No prize for Lee as his ace is trumped by Johnston

THE golfing gods were laughing at Craig Lee yesterday as he got hee haw for a hole-in-one, then suffered the despair of being close by when someone else drove off with a swanky £60,000 car for an ace elsewhere on Wentworth’s iconic West Course.

Craig Lee kisses the ball that he holed for his ace at Wentworth. Picture: Getty
Craig Lee kisses the ball that he holed for his ace at Wentworth. Picture: Getty

A laser-like 8-iron did the trick for the Stirling man at the 151-yard second – the sixth hole-in-one of his career but first on the European Tour. “It bounced once and trickled in the right edge,” reported Lee afterwards of a feat he first achieved as a “nipper at Stirling” and repeated, among other occasions, on the Tartan Tour at Skibo Castle to earn a “nice bottle of malt whisky”.

Unfortunately for him, it was the wrong hole to achieve the feat on this occasion in the BMW PGA Championship. Up for grabs at the tenth was a £60,000 car from the sponsors while the one at the 14th is worth £104,000.

Sign up to our daily newsletter

There wasn’t even a toy version on offer at the second, as Lee was well aware as his ball disappeared into the hole. “All I got was a high five from everyone I was playing with,” said the 38-year-old. “You
pretty much know if a car is on offer as it’s normally behind you on the tee and my playing partners didn’t know whether they should say ‘good shot’ as they knew I wasn’t getting a 
car.” Rubbing salt into his wounds, Lee was standing on the eighth tee when Englishman Andrew Johnston, winner of the Scottish Hydro Challenge at Aviemore last June, holed his tee shot at the tenth to claim the aforementioned BMW M4 Coupe. “Yes, to make it worse, I heard the roar as that shot went in,” added Lee.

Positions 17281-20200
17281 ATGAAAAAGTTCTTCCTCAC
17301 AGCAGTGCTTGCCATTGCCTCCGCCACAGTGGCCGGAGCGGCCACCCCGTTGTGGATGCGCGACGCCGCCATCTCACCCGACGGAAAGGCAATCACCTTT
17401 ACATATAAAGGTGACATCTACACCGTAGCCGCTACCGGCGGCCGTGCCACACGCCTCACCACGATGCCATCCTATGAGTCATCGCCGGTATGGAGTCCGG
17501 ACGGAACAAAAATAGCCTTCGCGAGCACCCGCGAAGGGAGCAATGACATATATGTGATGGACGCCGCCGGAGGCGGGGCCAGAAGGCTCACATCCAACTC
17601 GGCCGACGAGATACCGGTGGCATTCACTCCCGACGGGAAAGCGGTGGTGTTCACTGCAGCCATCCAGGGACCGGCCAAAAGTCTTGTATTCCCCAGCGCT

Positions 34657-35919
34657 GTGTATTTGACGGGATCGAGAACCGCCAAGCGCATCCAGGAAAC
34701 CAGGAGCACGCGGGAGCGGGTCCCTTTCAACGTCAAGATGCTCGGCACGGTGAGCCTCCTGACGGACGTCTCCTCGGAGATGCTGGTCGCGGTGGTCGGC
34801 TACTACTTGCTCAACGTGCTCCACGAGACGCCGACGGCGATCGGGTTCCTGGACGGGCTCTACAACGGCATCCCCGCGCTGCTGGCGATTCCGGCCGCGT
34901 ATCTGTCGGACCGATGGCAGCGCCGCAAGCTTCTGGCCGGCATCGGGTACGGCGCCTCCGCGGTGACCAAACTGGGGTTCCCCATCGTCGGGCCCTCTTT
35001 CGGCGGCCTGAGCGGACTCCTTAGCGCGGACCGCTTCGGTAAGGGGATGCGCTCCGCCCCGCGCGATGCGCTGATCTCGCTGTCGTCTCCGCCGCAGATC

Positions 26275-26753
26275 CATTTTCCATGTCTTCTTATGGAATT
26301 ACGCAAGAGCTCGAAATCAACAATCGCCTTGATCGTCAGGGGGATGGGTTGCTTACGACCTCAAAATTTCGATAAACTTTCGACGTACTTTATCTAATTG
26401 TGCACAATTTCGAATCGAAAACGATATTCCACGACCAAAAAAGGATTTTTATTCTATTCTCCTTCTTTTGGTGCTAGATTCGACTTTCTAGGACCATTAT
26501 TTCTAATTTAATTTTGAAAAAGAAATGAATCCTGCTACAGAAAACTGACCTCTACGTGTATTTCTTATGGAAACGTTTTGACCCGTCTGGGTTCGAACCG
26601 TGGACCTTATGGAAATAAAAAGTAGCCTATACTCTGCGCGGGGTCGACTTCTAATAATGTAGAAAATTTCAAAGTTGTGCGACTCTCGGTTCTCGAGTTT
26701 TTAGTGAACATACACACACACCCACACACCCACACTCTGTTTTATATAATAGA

The Scottish press pack didn’t have the heart to add to the misery by telling him about a prize that was once claimed for such a feat at the second, but I’m sure he won’t mind it being shared to a wider audience.

Playing in the 1979 World Match Play Championship, Japan’s Isao Aoki won a house at Gleneagles worth £40,000 as well as £15,000 worth of furnishings. At the time, it was the biggest prize ever offered in a golf tournament in Britain and the equivalent today would be worth £400,000. Despite his ace, Lee had to settle for a 73, describing his short game as “terrible”. Johnston signed for a 75 but at least had the consolation of seeing a tangible reward for his majestic blow.

As the ball entered the hole at the 184-yard tenth, he ran to the front of the tee to celebrate before spotting a friend in the crowd and they delivered a rare sight on the golf course by chest bumping each other. “It was just madness,” said Johnston.

Unlike Lee, he knows what holes to pick for these feats. Playing in the 2013 Scottish Open, he won 168 bottles of champagne – one for each yard – for a hole-in-one at the 11th at Castle Stuart. “That was kind of freaky because I played with Phil Price and he won it the year before,” recalled the man known as “Beef”. “That was great fun and then obviously to come here and win a car, it’s just nuts. I love flashy cars and I can’t wait to give it a go.”

While the BMW i8 – it’s worth the equivalent of tying for seventh here on Sunday – is still on offer at the 14th, it was almost claimed by Miguel Angel Jimenez just a week after he recorded the ninth ace of his career in the Spanish Open. “My tenth is coming soon,” said the Spaniard after being left with a tap-in at the 179-yard hole, having also come within a whisker of achieving the feat for a second time in the same event at El Prat on Sunday.